HERE TO HELPHouse Purchase Information
We understand that buying a property can be a daunting process, but at Airborne Mortgage Solutions we’re here to help you with some useful guidance.
HOUSE PURCHASE INFORMATION
Surveys, credit scores and the process itself
Whilst the information here might not cover every element of house purchase, we’ve included the topics which we are most commonly asked about.
All surveys are not created equal
Having a survey carried out on a property before you commit to buying makes financial sense, potentially saving you thousands of pounds in repair bills for issues which you might otherwise not have noticed.
There are, however, various types of survey available and we are happy to help you choose the option that best meets your needs.
It’s important to recognise that a mortgage valuation isn’t the same as a structural survey. The valuation is undertaken by your lender to assess whether the property you want to buy is sufficient security for your loan. It won’t tell you about the state of the property or show up any underlying faults in the way that a survey does.
Here is a quick guide to the 3 main types of survey available:
RICS Condition Report
This is the most basic form of survey, and is aimed at new-build and conventional homes in good condition.
RICS Homebuyer Report
The next level up, this well identify structural problems and common problems such as subsidence or damp.
RICS Building Survey
The most comprehensive survey, this covers a full inspection and give professional advice on any repairs that may be required and the likely costs involved.
Of course, even if the surveyor reports problems that need to be remedied, you can still decide to proceed with the purchase and use the survey findings to renegotiate the purchase price.
In Scotland, sellers must have a Home Report available for would-be purchasers, carried out by an RICS-qualified surveyor. New-build, converted homes, or properties purchased under Right to Buy don’t have to have a Home Report but we would always advise that purchasers consider having a survey carried out for their own peace of mind.
Why your credit score matters
Mortgage lenders look carefully at how you manage your finances when assessing your mortgage application. If you want to qualify for a competitive mortgage rate, then you need to have a good credit rating. When a potential lender reviews your application, they’ll look at your credit report at one or more of the main credit reference agencies such as Experian or Equifax.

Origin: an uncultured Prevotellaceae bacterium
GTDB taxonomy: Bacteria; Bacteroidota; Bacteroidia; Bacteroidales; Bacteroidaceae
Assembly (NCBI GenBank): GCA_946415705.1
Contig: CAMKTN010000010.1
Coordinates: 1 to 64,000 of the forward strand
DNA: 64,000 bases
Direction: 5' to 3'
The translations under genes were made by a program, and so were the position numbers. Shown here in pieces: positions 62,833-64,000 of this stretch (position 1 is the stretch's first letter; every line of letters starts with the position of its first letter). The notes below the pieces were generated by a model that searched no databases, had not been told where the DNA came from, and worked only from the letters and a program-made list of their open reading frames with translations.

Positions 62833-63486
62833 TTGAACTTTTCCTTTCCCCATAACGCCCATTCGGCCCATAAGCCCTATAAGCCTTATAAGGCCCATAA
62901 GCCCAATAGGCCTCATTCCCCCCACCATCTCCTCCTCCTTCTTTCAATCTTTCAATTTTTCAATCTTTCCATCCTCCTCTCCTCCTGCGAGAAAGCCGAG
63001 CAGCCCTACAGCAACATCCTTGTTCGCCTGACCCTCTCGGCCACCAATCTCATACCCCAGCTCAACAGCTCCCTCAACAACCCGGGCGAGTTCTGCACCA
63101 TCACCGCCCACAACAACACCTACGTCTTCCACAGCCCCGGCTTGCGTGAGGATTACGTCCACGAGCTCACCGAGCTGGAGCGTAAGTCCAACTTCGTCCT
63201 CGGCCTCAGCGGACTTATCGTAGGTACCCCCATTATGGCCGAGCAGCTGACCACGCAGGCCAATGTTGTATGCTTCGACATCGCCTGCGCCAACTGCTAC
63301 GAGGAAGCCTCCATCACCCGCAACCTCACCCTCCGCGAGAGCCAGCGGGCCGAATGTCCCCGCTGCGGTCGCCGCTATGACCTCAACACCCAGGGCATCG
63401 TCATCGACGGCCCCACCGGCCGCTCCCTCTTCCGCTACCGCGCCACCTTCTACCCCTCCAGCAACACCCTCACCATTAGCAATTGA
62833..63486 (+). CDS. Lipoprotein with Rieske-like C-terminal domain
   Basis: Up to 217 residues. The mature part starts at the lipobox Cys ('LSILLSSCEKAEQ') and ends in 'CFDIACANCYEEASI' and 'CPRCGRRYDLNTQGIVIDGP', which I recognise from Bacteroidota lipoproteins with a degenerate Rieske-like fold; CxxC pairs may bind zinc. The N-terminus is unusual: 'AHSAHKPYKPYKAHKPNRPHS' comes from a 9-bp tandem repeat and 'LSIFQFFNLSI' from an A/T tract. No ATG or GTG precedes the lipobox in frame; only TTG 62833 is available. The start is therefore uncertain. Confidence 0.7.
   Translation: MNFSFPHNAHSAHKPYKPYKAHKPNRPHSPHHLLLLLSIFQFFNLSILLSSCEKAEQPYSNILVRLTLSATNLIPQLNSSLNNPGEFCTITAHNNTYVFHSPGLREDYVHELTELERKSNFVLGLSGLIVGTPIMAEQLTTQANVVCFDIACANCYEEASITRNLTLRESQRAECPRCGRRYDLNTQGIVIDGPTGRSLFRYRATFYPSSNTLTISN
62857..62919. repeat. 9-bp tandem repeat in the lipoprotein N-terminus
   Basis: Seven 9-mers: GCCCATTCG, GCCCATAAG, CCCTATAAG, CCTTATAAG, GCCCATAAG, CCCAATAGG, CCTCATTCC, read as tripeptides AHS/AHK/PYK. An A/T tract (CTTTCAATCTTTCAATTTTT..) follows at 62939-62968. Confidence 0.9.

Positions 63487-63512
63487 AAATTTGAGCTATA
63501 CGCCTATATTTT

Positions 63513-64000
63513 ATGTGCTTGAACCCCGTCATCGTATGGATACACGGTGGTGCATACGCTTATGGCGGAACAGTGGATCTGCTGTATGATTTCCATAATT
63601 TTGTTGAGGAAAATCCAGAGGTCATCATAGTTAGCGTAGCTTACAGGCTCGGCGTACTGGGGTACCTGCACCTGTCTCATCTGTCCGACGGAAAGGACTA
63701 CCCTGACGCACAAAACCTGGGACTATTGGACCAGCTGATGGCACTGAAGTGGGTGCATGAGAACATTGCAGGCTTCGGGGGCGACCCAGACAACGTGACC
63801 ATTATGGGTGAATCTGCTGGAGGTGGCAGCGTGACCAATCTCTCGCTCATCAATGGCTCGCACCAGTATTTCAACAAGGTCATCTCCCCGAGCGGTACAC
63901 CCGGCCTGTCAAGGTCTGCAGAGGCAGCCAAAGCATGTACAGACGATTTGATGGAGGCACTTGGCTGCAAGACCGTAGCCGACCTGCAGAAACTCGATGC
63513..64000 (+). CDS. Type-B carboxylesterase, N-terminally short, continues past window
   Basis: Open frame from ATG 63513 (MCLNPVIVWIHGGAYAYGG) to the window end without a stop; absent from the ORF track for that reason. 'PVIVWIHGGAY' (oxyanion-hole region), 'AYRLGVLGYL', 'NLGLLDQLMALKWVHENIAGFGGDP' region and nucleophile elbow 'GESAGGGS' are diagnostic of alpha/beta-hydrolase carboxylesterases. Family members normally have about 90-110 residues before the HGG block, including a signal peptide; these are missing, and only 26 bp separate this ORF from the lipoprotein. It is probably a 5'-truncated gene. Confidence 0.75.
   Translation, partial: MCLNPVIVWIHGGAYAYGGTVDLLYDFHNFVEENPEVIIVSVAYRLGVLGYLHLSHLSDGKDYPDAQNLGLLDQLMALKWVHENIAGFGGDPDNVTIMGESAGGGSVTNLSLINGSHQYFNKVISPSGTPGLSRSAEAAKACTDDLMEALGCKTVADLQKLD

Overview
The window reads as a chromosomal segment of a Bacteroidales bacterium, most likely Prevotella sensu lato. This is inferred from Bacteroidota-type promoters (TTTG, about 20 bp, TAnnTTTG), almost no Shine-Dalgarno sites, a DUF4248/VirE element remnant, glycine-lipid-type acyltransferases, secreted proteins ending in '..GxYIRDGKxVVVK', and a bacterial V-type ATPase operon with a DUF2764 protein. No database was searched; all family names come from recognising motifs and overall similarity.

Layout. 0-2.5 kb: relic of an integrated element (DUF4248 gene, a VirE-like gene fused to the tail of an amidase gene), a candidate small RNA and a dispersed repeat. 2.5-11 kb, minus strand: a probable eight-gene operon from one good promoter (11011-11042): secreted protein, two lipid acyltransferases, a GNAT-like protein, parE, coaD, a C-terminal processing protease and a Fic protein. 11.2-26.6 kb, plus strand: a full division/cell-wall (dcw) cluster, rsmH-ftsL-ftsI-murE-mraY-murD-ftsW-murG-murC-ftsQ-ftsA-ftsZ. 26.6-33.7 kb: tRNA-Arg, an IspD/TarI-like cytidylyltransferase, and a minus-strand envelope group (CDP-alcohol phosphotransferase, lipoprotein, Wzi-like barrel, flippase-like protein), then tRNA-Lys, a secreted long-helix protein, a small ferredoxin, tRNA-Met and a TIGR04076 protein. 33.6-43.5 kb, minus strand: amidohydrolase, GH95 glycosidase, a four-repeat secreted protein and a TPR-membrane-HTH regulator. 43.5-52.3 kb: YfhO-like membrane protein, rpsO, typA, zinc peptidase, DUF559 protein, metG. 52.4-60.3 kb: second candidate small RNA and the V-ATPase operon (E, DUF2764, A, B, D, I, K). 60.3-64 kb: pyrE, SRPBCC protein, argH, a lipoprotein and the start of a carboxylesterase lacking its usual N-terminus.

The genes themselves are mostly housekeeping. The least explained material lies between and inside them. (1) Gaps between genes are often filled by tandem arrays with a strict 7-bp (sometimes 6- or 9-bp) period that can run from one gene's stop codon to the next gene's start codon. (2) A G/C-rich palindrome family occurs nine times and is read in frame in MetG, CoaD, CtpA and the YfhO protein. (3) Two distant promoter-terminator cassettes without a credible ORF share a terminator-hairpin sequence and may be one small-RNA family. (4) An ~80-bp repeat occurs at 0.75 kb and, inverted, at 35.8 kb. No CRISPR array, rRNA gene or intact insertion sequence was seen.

Generally, the higher your credit score, the better your chances of getting a good mortgage product at a lower interest rate.
Simple steps like paying your utility bills or making existing loan repayments on time, increasing your monthly credit card repayments, registering on the Electoral Roll and not taking on additional borrowing before you make your mortgage application, can help improve your chances of having a good credit score.
It pays to check your credit score and if it’s not as good as it could be, take steps to improve it before you make your mortgage application.
As a mortgage is secured against your home, it could be repossessed if you do not keep up the mortgage repayments.
THE ROUTE TO PURCHASE
What are the main stages in buying a property?
Whilst no two property purchases are exactly the same, there are some milestones which are common to most. Here’s a quick guide to the process from beginning to end:
Contact your adviser to discuss your plans
With your adviser, work out how much you can afford
Draw up a budget to cover legal costs, surveys and mortgage fees
Make your application and get a mortgage agreed in principle
Start looking for a property you can afford
Make an offer
Expect your lender to arrange a mortgage valuation on the property
Appoint a solicitor or conveyancer who will start the searches and legal work
Arrange a survey (in Scotland review the Home Report and arrange a survey if necessary)
Finalise your offer and agree your formal mortgage offer
Arrange to get your deposit to your solicitor
Exchange contracts (England and Wales) or agree the contract (Scotland)
Arrange buildings insurance to start from date of exchange of contracts
Arrange completion and pay stamp duty if applicable
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